Rogers And Wavefront Join Hands To Foster Wireless Innovation

by Gaurav Kheterpal on January 25, 2012

Over the years, we at TheTelecomBlog have duly emphasized the strong need of innovation in our wireless industry. So, what does innovation mean in the wireless world – is it the journey towards technological integration, the next generation “connected” cars or making wearable technology fashionable?

From a smartphone manufacturer perspective, does it mean making better and more powerful smartphones, preventing them from water damage or commercializing alternate charging mechanisms such as solar energy?

In that context, wireless carriers have often been blamed of commercializing technology in the name of innovation. Rogers, though, has stood out as an exception by venturing into unknown territories such as banking and home monitoring services. And yesterday, the company teamed up with Vancouver based Wavefront to launch the Rogers Wireless Innovation Centre, a new Centre that helps technology innovators develop products and bring them to market faster.

The Rogers Wireless Innovation Centre centre is scheduled to open this spring and will showcase the capabilities of Canada’s first Long Term Evolution (LTE) network along with the latest wireless innovations and technologies, including machine to machine (M2M) solutions for customers and application developers. Wavefront is a well-known name in wireless research and it was named Canada’s centre of excellence for wireless communication research in 2010. The technology incubator has received more than $20 million in funding and it’s research partners includes big names such as include Sierra Wireless, Ericsson and Nokia.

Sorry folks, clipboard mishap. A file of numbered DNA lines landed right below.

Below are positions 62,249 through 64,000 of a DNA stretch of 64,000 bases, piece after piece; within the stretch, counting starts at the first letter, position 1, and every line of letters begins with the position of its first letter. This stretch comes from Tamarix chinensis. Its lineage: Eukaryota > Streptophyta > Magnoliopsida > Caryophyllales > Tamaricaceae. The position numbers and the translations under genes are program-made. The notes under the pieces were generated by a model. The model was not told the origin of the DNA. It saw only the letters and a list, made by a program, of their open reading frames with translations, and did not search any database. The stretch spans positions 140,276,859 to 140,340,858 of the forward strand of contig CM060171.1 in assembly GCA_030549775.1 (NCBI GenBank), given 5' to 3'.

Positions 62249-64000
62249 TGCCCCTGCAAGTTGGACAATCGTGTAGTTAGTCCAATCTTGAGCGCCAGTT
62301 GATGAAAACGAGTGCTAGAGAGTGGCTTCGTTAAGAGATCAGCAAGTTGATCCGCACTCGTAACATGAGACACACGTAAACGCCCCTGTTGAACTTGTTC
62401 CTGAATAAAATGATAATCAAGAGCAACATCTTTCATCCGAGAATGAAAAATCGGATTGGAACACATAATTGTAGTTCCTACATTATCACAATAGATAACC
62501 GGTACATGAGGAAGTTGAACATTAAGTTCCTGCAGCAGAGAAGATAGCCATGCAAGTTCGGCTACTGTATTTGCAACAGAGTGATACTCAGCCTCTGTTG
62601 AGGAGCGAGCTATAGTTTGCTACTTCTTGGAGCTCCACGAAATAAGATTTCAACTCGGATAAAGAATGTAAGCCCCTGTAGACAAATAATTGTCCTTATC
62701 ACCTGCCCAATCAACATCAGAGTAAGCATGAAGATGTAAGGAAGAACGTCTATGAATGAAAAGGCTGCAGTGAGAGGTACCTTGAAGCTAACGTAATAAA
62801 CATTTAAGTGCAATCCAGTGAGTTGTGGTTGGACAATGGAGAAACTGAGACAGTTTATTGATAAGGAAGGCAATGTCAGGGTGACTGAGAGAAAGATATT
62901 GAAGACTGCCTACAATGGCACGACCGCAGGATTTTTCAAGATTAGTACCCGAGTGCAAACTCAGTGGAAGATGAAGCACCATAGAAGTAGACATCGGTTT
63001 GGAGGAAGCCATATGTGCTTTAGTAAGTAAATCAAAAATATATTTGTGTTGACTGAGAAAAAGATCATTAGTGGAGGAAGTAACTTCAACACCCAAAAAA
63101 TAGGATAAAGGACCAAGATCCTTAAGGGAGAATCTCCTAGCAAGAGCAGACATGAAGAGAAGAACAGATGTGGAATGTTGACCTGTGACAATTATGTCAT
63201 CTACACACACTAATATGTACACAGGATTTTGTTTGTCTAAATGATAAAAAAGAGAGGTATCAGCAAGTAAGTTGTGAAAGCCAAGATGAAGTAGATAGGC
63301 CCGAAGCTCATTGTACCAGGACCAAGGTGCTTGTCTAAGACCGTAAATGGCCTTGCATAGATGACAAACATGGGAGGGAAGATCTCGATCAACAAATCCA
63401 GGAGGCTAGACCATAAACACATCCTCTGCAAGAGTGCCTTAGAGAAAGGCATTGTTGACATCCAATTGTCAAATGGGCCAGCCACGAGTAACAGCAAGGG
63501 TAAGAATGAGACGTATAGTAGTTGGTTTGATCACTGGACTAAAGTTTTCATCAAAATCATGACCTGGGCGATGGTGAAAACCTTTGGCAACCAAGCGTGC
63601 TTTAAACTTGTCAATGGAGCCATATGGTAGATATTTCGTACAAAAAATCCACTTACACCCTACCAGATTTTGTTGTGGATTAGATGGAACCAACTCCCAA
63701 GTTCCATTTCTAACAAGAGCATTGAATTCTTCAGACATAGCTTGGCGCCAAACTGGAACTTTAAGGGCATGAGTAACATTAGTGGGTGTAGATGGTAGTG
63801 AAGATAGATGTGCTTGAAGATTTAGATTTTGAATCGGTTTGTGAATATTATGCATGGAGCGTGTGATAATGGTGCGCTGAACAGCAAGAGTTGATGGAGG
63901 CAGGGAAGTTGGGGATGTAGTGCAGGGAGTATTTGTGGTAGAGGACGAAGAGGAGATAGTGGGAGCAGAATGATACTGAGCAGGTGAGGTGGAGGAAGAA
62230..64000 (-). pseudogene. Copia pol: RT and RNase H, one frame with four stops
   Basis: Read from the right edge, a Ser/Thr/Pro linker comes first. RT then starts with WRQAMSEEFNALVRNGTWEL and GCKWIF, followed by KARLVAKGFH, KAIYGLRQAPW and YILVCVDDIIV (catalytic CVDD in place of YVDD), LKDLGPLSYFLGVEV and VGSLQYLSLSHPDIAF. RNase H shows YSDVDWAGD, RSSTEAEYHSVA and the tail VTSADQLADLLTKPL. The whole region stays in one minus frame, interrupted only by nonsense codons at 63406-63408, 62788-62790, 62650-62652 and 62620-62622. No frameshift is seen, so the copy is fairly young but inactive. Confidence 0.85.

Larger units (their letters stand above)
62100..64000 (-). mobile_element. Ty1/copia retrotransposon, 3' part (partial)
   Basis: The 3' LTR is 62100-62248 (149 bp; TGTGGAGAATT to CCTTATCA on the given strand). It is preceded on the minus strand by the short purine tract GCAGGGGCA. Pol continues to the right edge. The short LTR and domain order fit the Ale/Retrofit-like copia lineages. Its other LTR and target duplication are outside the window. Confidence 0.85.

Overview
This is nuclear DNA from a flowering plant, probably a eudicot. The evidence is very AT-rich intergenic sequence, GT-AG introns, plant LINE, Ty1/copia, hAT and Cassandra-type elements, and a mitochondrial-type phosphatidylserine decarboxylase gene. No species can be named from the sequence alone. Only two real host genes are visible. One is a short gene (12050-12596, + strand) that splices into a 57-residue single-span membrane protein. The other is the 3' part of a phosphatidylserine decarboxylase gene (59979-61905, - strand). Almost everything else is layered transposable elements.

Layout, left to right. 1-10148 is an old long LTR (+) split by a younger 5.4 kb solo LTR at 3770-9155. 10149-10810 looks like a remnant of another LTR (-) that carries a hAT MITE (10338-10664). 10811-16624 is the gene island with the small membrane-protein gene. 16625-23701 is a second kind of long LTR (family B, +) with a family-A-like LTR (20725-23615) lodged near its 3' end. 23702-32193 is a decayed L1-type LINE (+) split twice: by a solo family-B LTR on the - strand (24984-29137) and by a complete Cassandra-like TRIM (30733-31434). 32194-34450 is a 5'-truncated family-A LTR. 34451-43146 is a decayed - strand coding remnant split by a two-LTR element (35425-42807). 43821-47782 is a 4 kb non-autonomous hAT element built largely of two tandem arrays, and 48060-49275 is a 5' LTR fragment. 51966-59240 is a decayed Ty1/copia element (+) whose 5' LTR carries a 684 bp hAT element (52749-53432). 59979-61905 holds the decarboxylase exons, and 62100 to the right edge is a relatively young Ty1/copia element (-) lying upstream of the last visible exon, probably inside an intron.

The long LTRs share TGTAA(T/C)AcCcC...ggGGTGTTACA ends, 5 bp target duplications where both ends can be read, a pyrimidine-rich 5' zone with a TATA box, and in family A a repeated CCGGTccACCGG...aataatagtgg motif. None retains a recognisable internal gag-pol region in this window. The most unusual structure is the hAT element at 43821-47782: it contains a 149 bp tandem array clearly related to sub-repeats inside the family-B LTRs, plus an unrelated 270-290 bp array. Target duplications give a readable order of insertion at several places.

“We’re excited to work with Wavefront to leverage our world-class LTE technology to spur the development of innovative products and solutions for Canada, and Canadians,” said Gordon Nelson, Vice President, BC, Rogers. “Vancouver is a key growth market for Rogers which is why it was one of the first markets in Canada to experience the benefits of our LTE network. We look forward to seeing many more firsts come out of the Rogers Wireless Innovation Centre and helping Canadians understand how machine to machine and other wireless technologies can impact their company’s productivity and compete in a global market.”

The two companies will also work together on the Rogers Wavefront Innovation Mentorship program to support early-stage wireless technology companies for long-term success.

To be honest, I’m not surprised to see Rogers lead by example on wireless innovation as the company holds several “firsts” in the Canadian wireless arena.  It was the first carrier in North America to roll out an HSPA+ network with speeds up to 21 Mbps. It subsequently became the ‘first Canadian Carrier‘ to launch LTE as well.

While I applaud this move, I think the Canadian wireless industry needs more such initiatives and innovators. As my fellow blogger Jordan Richardson wrote in one of his posts “Once an innovative leader in the technology sector, Canada’s presence on the world stage has been slipping for a few years now.”

While I wouldn’t go so far as to say Canada’s “innovation woes” are over, this is another good step in the right direction.

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Written by: Gaurav Kheterpal. www.digitcom.ca. Follow TheTelecomBlog.comby:RSS,TwitterFacebook, or YouTube.

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